Many programs teach students how to write different text types, like narratives, recounts and procedures. But all texts – regardless of their length and difficulty level – are composed of sentences. In our experience, many students (even in high school) lack the ability to link their ideas together and to express sophisticated thoughts and feelings in complex sentences.
Inspired by The Writing Revolution (Hochman & Wexler, 2017), this no-prep workbook is recommended for practice between Volume 1 (complex sentences) and Volume 2 (paragraphs) of our Think then Write Program. It’s composed of 26 sets of sentence exercises (4 or 5 different sentence stems per set).
We’ve chosen to focus on the words ‘because’, ‘but’ and ‘so’, because for speaking, understanding, reading and writing, it’s useful to know that:
- “because” explains why something is true;
- “but” indicates a contrast, or a u-turn; and
- “so” tells us what happens as a result of something else (i.e. its effect).
These words are very useful in essays because they help you to link your ideas and to express yourself more fluently. To understand the differences in more detail, we practice completing identical sentence fragments using “because”, “but” and “so”.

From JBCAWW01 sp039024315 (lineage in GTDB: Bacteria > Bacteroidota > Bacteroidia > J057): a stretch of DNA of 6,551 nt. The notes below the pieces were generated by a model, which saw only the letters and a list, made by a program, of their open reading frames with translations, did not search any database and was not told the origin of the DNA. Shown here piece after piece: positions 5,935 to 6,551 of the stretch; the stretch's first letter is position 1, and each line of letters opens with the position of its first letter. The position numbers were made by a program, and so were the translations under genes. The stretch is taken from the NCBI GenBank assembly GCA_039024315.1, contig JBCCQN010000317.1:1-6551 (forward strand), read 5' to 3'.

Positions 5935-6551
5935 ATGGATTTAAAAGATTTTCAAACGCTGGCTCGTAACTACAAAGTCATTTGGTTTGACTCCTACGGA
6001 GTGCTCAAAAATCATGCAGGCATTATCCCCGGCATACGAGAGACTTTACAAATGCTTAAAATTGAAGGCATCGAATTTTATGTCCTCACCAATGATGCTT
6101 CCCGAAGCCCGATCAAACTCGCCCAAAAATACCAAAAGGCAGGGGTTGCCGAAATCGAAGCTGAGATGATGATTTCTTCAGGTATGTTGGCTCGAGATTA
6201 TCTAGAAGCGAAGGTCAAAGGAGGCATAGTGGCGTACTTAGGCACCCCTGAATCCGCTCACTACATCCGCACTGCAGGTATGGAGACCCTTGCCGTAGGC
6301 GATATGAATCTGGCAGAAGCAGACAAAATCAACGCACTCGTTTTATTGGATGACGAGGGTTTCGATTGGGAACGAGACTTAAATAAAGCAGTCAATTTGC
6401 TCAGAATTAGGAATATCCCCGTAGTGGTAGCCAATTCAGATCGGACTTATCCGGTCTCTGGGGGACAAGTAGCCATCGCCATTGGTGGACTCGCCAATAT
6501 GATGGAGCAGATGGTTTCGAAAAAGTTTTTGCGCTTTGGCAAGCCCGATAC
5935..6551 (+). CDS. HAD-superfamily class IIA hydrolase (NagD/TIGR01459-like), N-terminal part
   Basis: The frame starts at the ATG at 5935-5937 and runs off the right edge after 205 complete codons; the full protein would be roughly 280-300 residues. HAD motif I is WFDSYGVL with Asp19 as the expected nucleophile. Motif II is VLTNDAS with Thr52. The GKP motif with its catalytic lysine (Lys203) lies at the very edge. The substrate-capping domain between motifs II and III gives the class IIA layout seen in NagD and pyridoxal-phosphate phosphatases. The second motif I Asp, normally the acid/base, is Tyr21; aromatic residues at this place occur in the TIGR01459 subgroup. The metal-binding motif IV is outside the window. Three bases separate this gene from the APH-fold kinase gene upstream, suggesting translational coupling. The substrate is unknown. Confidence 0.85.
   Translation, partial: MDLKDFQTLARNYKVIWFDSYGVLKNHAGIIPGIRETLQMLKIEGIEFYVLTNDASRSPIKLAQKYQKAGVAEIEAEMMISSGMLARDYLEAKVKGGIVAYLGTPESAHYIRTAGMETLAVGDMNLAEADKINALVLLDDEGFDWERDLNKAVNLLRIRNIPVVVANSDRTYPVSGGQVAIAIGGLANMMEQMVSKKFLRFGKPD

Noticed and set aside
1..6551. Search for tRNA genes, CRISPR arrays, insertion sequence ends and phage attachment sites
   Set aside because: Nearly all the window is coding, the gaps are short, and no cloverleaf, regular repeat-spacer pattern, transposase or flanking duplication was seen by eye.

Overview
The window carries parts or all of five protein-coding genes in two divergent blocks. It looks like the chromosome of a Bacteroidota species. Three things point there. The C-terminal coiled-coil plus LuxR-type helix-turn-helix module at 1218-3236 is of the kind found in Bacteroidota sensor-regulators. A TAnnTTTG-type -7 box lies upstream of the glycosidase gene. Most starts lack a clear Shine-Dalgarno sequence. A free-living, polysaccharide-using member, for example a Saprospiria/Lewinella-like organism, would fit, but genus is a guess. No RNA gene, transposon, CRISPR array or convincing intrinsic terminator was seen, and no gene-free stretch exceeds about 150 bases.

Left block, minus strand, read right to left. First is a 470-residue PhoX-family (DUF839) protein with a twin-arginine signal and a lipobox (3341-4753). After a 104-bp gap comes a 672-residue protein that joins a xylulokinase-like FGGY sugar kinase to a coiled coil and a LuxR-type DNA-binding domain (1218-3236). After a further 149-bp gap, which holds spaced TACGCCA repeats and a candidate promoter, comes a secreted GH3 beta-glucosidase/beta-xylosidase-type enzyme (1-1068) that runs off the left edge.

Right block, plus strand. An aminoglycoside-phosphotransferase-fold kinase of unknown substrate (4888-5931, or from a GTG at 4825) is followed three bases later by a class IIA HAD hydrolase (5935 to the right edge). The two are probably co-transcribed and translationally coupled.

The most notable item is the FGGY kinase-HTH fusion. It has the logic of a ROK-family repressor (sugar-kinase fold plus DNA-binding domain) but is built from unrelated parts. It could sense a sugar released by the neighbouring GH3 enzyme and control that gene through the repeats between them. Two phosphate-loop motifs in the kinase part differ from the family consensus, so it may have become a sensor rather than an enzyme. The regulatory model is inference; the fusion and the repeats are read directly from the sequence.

For help writing complex sentences, check out our Think, Then Write (Volume 1). For students looking for help with paragraphs, look out for our Think, Then Write (Volume 2): How to Write Paragraphs.
For help using transitions, see our Think, Then Write (Volume 3, Part 1): a no-prep workbook to learn transitions and to help create short reports, see our Think, Then Write (Volume 3, Part 2): Writing Short Multi-Paragraph Reports.
To practice comparing and contrasting things we can see and imagine, see: Think, Then Write (Volume 4a): a no-prep workbook to compare and contrast things.
Available in PDF and Google Slides.